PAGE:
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Proc Natl Acad Sci U S A. 1989 Oct;86(20):8128-31.

Mutation of the proteolipid protein gene PLP in a human X chromosome-linked myelin disorder.

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  • 1Laboratory of Viral and Molecular Pathogenesis, National Institute of Neurological and Communicative Disorders and Stroke, Bethesda, MD 20892.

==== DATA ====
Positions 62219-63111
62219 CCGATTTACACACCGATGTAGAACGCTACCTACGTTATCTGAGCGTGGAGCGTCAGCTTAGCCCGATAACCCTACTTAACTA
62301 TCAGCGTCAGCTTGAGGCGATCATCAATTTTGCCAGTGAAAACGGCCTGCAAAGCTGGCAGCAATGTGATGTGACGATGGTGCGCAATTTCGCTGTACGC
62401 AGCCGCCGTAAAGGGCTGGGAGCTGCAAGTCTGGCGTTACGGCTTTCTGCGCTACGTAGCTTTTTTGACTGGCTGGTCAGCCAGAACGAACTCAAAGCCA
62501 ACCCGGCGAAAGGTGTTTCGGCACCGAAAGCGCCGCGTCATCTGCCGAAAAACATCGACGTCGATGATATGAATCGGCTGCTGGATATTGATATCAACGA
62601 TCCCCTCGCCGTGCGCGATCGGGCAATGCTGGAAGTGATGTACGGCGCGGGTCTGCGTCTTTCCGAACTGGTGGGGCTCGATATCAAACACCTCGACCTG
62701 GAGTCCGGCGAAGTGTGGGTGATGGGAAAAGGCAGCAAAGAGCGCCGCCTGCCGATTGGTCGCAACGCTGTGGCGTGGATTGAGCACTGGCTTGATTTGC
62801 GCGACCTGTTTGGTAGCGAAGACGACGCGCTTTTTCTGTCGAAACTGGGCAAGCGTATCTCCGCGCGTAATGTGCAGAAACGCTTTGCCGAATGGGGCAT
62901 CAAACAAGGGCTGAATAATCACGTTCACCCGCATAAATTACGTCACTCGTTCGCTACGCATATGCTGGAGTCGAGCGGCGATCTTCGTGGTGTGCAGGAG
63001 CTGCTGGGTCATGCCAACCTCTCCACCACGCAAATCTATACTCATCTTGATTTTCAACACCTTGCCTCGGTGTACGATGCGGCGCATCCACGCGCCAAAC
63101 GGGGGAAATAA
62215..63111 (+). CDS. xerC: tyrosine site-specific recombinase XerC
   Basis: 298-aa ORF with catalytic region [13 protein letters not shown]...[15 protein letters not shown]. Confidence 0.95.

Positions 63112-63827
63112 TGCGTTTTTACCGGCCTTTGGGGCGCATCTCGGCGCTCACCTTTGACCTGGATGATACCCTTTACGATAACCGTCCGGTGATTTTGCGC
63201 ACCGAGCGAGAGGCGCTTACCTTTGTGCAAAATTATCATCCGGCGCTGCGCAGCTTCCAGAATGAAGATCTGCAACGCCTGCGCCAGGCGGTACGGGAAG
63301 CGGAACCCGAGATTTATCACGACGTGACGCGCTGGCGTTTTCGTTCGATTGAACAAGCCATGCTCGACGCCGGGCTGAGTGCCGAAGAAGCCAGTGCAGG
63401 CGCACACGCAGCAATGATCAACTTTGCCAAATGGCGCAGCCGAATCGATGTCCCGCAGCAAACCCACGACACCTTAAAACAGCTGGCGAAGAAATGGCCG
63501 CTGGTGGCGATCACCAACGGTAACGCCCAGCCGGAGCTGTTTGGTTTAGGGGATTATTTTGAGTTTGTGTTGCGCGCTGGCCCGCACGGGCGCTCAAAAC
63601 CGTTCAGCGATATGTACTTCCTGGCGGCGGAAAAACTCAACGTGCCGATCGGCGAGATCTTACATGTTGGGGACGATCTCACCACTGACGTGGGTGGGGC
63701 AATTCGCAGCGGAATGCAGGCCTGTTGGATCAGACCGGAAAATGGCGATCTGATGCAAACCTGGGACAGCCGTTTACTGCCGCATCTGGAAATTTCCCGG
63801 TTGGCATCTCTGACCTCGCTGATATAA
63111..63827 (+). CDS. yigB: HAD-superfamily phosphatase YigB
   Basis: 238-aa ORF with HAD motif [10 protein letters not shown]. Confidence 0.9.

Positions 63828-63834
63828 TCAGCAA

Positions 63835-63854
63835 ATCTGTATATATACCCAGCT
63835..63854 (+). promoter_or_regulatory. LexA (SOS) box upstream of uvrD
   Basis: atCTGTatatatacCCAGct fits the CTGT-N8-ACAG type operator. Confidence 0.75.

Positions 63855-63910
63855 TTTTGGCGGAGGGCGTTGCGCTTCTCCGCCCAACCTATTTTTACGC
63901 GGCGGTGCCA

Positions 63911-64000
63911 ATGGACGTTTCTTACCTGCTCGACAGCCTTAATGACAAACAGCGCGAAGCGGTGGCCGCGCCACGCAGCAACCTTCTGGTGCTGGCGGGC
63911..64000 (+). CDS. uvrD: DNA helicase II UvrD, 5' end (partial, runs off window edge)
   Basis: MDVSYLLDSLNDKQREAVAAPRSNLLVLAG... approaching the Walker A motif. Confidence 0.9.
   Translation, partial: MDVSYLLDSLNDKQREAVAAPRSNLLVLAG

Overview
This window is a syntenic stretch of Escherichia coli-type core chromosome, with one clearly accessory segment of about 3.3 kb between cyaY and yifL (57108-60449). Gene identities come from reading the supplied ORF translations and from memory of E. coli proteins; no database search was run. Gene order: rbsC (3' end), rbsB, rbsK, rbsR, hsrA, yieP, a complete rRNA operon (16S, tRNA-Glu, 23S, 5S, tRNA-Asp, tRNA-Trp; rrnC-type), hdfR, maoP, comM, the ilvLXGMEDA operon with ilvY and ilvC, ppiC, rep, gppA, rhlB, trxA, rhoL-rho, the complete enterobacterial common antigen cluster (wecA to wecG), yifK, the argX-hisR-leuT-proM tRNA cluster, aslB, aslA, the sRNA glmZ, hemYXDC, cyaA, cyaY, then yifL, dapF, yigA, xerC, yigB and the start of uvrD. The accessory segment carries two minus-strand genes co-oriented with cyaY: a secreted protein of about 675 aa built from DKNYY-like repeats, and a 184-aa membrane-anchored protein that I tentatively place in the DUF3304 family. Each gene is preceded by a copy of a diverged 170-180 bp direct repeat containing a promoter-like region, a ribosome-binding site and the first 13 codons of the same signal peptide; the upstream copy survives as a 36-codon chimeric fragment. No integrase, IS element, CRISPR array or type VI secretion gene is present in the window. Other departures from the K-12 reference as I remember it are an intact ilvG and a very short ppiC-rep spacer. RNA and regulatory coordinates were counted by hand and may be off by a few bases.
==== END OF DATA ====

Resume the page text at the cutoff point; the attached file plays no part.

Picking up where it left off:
Myelin is a highly specialized membrane unique to the nervous system that ensheaths axons to permit the rapid saltatory conduction of impulses. The elaboration of a compact myelin sheath is disrupted in a diverse spectrum of human disorders, many of which are of unknown etiology. The X chromosome-linked human disorder Pelizaeus-Merzbacher disease is a clinically and pathologically heterogeneous group of disorders that demonstrate a striking failure of oligodendrocyte differentiation. This disease appears pathologically and genetically to be similar to the disorder seen in the dysmyelinating mouse mutant jimpy, which has a point mutation in the gene encoding an abundant myelin protein, proteolipid protein (PLP). We report that the molecular defect in one Pelizaeus-Merzbacher family is likewise a point mutation in the PLP gene. A single T----C transition results in the substitution of a charged amino acid residue, arginine, for tryptophan in one of the four extremely hydrophobic domains of the PLP protein. The identification of a mutation in this Pelizaeus-Merzbacher family should facilitate the molecular classification and diagnosis of these X chromosome-linked human dysmyelinating disorders.

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